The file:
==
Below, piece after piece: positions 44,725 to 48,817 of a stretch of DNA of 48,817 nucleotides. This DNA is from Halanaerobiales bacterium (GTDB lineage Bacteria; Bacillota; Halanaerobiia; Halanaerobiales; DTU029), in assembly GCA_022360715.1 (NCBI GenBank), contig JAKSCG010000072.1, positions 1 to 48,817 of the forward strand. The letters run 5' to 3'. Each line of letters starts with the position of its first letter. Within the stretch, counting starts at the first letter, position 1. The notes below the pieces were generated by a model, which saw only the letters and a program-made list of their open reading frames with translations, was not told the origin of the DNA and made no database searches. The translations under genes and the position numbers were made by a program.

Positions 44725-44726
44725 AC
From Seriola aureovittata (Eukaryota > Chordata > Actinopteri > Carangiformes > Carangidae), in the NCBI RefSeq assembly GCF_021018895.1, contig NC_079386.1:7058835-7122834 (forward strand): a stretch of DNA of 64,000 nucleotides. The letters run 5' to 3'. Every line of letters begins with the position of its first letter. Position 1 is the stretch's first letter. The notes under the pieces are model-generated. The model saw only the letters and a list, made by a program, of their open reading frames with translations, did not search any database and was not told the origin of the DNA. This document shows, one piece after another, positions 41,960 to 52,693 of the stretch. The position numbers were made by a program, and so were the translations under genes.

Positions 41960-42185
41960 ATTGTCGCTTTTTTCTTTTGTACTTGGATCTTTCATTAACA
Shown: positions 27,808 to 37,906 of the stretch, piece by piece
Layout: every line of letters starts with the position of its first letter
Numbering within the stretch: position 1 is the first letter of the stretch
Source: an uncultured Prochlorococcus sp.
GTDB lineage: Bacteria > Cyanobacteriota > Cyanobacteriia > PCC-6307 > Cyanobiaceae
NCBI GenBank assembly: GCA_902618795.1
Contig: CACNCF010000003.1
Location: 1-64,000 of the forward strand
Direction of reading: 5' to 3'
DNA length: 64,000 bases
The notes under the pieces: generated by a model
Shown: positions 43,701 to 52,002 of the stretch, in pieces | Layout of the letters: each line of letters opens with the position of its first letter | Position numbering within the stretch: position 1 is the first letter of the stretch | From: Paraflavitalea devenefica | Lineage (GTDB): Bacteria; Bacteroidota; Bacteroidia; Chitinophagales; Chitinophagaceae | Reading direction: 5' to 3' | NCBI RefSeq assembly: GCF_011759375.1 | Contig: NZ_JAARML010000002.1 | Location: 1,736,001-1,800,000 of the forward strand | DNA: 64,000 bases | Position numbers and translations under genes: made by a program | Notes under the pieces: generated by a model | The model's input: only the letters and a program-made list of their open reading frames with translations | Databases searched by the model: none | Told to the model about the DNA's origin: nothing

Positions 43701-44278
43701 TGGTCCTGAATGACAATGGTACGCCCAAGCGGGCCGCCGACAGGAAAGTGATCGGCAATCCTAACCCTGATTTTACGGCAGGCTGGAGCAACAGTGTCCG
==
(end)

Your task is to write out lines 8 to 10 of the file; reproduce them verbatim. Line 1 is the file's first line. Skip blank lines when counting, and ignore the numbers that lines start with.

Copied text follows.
Layout: every line of letters starts with the position of its first letter
Numbering within the stretch: position 1 is the first letter of the stretch
Source: an uncultured Prochlorococcus sp.